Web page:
Too Much Sitting Kills - Even If You Exercise

Sitting Watching TV
Sitting Watching TV. Newton Daly / Digital Visions

If you sit most of the day you increase your risk for major health conditions, even if you exercise each day. A review of over 40 research studies on sitting and health risks reached that consensus conclusion. The review was published by Toronto Rehabilitation Institute researchers in the Jan. 19, 2015 issue of Annals of Internal Medicine.

Specific Risks from Long Sitting Times

  • Diabetes: As much as 90% increased risk.

Sitting Kills Even If You Exercise
While health authorities worldwide have focused on telling us we need 30 minutes of moderate-to-vigorous intensity exercise most days of the week, that doesn't reduce the effects of sitting. These studies all controlled for the amount of dedicated exercise time the subjects reported. Health risks were increased even if the subjects exercised but sat for long periods each day.

What Kinds of Studies Found These Sitting Risks?
The studies relied on self-reported times for sitting rather than people who were tracked with activity monitors.

Most of the studies followed a large group of people for a number of years, tracking many different factors such as exercise time, TV-watching time, occupational activity, recreational activity, and health risk factors such as weight and smoking.

The different methods used to track sitting time are a weakness of this review of studies.

An editorial on the study calls for further research using activity monitors that will objectively measure sitting vs. standing, light activity, and moderate-to-vigorous exercise.

Questions Remaining About Sitting Time

  • How much total sitting time per day is too much?
  • Does breaking up bouts of sitting with short activity breaks reduce the health risks, or do you need to reduce total sitting time?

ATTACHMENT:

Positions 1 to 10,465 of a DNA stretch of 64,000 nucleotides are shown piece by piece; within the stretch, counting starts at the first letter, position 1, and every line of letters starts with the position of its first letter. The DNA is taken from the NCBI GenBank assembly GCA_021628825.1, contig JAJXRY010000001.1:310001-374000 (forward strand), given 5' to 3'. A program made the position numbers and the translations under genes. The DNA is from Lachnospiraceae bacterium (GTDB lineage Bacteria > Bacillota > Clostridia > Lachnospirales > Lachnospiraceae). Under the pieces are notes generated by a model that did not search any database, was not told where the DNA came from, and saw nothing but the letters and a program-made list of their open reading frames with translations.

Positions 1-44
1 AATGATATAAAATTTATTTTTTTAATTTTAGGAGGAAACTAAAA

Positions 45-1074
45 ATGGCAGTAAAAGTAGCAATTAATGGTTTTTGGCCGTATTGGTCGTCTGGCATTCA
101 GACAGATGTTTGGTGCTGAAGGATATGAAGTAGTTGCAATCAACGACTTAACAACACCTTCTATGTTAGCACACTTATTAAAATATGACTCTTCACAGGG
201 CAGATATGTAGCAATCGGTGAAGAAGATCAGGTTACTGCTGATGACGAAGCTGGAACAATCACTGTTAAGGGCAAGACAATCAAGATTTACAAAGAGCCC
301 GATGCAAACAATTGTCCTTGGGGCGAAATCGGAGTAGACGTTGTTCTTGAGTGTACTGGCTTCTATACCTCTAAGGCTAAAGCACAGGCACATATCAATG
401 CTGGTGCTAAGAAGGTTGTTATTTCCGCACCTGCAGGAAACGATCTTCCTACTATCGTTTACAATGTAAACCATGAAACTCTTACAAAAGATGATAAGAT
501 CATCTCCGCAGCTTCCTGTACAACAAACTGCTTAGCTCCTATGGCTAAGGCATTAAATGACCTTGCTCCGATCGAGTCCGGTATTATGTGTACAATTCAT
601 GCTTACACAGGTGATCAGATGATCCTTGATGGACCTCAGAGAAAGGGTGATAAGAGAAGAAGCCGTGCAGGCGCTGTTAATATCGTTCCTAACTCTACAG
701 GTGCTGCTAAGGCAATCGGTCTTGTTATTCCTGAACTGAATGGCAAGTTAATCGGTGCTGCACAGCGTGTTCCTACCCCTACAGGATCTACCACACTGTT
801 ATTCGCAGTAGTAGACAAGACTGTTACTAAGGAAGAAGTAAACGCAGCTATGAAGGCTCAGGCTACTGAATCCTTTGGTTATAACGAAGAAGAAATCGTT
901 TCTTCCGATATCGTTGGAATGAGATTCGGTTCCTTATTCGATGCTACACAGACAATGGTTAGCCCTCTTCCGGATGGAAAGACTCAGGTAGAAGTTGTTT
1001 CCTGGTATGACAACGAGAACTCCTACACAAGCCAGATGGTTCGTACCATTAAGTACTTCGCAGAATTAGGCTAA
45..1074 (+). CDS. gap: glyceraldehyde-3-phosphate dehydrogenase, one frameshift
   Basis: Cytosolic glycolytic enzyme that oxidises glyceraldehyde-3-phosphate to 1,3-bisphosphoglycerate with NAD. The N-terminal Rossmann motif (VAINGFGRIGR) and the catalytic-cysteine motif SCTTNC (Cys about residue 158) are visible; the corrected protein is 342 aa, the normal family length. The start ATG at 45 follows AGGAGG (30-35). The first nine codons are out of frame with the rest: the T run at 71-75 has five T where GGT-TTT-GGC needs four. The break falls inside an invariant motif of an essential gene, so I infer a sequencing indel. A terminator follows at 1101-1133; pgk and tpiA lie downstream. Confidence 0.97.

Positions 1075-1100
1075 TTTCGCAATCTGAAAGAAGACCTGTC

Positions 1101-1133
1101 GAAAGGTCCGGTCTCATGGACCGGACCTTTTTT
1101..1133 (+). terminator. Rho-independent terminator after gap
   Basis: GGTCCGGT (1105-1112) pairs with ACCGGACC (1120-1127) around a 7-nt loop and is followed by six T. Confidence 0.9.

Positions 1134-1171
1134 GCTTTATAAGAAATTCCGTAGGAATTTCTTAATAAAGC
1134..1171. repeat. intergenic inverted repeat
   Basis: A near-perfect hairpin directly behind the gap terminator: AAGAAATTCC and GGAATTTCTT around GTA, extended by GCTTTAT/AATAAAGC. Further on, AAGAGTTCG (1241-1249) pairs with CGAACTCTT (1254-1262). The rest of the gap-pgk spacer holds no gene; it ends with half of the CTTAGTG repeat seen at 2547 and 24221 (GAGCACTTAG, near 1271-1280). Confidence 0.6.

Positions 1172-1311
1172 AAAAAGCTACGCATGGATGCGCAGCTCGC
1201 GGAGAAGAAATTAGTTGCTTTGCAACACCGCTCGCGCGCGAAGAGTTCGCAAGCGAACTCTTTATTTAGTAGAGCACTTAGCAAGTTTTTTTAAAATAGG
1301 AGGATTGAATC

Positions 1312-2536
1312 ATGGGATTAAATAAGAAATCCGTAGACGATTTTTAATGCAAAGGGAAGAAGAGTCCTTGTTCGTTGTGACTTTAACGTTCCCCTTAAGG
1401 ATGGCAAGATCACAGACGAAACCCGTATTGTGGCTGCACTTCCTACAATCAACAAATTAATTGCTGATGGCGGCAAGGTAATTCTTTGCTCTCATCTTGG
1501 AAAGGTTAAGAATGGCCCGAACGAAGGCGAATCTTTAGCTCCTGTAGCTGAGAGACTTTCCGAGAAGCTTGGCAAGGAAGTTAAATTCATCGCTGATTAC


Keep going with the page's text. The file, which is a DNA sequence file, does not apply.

• How often should you break up a long bout of sitting? Is getting up once per hour enough, as many inactivity-alert monitors signal, such as the Polar Loop? Or should you get up every half hour?
  • When you break up a bout of sitting, how much movement do you need to do in order for it to have a good effect? Some inactivity-alert monitors are satisfied with just getting up, while others require one or more continuous minutes of movement, such as 5 minutes with the Nike FuelBand.
  • Is standing really better than sitting, or would we waste money by installing standing desks? Do you really need a treadmill desk instead?
  • Is seated exercise such as using a desk cycle better than sitting or standing still?
  • Does engaging more muscles by sitting on an unstable surface such as an exercise ball, fit disc or wobble stool effective in reducing the risks of sitting still?

Sitting Is the New Smoking
With the research concluding that sitting is its own health risk, governments are considering incorporating recommendations to reduce sitting time in their health guidelines. A group is working in Canada to recommend all-day activity levels and not just focus on bouts of exercise, according to The Canadian Press.

More: 8 Hacks to Sit Less and Save Your Life


Aviroop Biswas, BSc; Paul I. Oh, MD, MSc; Guy E. Faulkner, PhD; Ravi R. Bajaj, MD; Michael A. Silver, BSc; Marc S. Mitchell, MSc; and David A. Alter, MD, PhD "Sedentary Time and Its Association With Risk for Disease Incidence, Mortality, and Hospitalization in Adults: A Systematic Review and Meta-analysis", Annals of Internal Medicine, V 2015;162(2):123-132. doi:10.7326/M14-1651.

Brigid M. Lynch, PhD; and Neville Owen, PhD "Editorial: Too Much Sitting and Chronic Disease Risk: Steps to Move the Science Forward." Annals of Internal Medicine. 2015;162(2):146-147. doi:10.7326/M14-2552.

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